Prized Black Rice Soup
1 cup black rice
2 Tbsp butter
½ cup minced sweet onion
1 stalk sliced celery
2 Tbsp flour
4 cups chicken broth
2 shredded carrots
1 cup cooked chicken
1/3 cup slivered almonds
2 Tbsp sherry
1 cup cream
½ tsp black pepper
Rinse the rice. Boil it gently for an hour. In a separate pan, melt butter and sauté onions and celery. Add flour and cook 4 minutes. Add broth gradually, stirring. Add carrots, chicken, almonds, rice, sherry, cream, and pepper. Simmer until tasty.
My short story “Tortured” (Birthmarked 1.5) came about as a dark experiment, the sort that goes wrong and stays with you.
At first, I was faced with a unique writing challenge. The tie-in story was intended originally for readers who already knew Birthmarked (Book 1) but who had not yet read Prized (Book 2). It was a precarious window. I pondered: how could a story add something to both books and yet stand alone enough to work as a short story? When would it take place? Who would it be about? How could it not be a spoiler? It couldn’t simply be a misplaced chapter. It had to matter.
At the time, I had been routinely receiving emails from readers of Birthmarked who asked about a certain character, one who was doomed to suffer. A visceral, pivotal scene began to formulate at the edge of my mind, and I had this insidious feeling I’d be forced to face it. I didn’t want to. I’d been creeped out enough by the twisted dungeon stories of opium-loving, cousin-marrying Poe, and I had little desire to explore the parallel side of my own mind. Yet the more I resisted, the more I felt this powerful urge to see where my own dark side could take me. Besides, I cared about my character.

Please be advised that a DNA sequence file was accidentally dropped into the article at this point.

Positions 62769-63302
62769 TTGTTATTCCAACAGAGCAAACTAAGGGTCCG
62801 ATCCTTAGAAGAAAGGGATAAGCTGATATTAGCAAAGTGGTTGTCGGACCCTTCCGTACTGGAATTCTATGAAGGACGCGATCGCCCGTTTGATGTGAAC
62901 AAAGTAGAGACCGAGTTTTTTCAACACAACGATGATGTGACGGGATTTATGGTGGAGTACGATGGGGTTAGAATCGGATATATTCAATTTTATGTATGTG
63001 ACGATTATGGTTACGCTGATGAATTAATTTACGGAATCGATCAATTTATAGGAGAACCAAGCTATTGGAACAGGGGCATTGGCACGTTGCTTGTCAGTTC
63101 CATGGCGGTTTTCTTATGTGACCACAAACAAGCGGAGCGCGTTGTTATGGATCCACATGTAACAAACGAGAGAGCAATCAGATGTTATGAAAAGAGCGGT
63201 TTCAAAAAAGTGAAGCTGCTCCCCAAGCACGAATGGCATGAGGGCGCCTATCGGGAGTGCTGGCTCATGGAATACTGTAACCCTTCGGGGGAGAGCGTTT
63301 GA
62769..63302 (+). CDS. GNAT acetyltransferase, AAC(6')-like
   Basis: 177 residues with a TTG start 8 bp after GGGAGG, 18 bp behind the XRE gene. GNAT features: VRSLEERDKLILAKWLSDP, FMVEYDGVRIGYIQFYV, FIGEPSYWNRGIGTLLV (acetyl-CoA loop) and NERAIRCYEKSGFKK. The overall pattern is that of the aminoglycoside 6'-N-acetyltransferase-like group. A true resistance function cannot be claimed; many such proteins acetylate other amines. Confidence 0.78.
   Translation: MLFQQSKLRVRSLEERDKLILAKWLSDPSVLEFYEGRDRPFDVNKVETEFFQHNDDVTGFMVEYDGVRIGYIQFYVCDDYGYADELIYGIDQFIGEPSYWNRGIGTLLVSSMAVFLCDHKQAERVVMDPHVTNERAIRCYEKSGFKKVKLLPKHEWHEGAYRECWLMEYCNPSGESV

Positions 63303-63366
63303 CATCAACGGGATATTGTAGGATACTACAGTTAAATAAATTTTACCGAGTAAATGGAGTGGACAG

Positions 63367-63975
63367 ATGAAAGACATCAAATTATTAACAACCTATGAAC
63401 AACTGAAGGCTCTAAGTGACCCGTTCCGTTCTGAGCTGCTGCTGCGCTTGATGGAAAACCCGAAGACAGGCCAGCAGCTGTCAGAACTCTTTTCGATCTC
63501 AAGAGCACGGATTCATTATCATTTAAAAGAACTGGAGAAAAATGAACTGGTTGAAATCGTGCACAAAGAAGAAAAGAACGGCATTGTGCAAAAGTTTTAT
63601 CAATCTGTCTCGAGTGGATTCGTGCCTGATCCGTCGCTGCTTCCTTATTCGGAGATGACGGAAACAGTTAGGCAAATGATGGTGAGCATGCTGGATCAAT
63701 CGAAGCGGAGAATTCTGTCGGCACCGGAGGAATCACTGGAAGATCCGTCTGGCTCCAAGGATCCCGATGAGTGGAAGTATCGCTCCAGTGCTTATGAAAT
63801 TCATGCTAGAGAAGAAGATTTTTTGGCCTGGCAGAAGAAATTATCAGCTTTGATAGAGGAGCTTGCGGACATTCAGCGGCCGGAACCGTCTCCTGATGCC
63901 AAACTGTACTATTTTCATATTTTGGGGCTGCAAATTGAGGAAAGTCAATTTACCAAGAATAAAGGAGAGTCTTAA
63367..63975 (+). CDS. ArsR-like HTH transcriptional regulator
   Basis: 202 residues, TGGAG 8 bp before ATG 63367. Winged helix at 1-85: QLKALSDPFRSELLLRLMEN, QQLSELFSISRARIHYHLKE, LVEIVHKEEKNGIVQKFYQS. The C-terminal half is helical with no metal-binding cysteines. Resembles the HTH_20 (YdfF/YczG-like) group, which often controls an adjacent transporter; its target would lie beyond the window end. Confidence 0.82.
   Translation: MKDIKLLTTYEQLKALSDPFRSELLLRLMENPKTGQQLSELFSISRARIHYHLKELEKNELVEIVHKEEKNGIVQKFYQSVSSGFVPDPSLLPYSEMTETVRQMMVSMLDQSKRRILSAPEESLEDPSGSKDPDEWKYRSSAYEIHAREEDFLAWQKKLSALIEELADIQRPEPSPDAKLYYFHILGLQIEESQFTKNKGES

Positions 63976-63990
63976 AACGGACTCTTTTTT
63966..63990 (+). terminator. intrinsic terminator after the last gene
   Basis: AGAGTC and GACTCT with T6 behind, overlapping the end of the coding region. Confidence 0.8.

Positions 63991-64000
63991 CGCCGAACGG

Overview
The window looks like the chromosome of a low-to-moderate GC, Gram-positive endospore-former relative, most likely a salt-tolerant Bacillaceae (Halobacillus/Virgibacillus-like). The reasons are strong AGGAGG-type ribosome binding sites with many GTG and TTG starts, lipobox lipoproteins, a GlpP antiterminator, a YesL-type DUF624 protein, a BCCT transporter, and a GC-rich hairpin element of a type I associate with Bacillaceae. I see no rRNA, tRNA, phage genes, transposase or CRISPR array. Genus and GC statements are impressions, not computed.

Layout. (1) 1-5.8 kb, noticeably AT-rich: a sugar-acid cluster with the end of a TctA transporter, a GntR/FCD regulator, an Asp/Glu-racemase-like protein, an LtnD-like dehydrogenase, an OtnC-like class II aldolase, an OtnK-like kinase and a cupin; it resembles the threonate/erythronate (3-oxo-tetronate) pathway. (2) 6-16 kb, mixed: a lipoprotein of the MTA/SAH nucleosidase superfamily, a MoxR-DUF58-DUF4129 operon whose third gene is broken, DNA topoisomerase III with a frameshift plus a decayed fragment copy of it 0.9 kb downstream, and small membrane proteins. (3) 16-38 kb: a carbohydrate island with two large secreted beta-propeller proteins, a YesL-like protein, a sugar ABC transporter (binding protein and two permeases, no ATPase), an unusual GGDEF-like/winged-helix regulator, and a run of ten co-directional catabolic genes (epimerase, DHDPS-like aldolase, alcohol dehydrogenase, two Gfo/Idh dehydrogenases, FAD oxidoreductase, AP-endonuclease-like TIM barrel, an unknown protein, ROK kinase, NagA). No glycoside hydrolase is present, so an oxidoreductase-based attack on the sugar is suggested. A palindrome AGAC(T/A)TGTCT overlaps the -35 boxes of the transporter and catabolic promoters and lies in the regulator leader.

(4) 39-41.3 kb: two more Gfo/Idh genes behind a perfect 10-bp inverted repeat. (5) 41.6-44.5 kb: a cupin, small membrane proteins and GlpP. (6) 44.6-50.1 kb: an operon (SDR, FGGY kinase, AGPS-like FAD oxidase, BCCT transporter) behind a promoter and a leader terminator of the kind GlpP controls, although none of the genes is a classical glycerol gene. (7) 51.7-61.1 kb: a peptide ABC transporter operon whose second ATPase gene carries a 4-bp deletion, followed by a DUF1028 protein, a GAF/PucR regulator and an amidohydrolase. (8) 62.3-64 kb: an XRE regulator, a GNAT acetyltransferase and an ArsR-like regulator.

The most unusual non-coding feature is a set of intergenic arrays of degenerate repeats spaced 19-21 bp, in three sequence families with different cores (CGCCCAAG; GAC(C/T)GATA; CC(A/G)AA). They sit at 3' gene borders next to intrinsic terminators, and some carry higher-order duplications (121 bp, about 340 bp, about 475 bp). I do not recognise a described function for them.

So I started with this murky prison scene, and as it sucked me in, I followed along, letting events materialize before me. It was told from a new perspective, not Gaia’s, but the setting felt deeply familiar. I wrote with no concern for explaining anything to anybody because I assumed the characters and my reader knew all of the first novel as back-story, complete with its events and relationships. A spare character from a story I’d written for my blog spontaneously came down the stairs when I needed him. Working in reverse, I culled details from a character’s memory in Book 2 so the story would have satisfying continuity, backward and forward in time.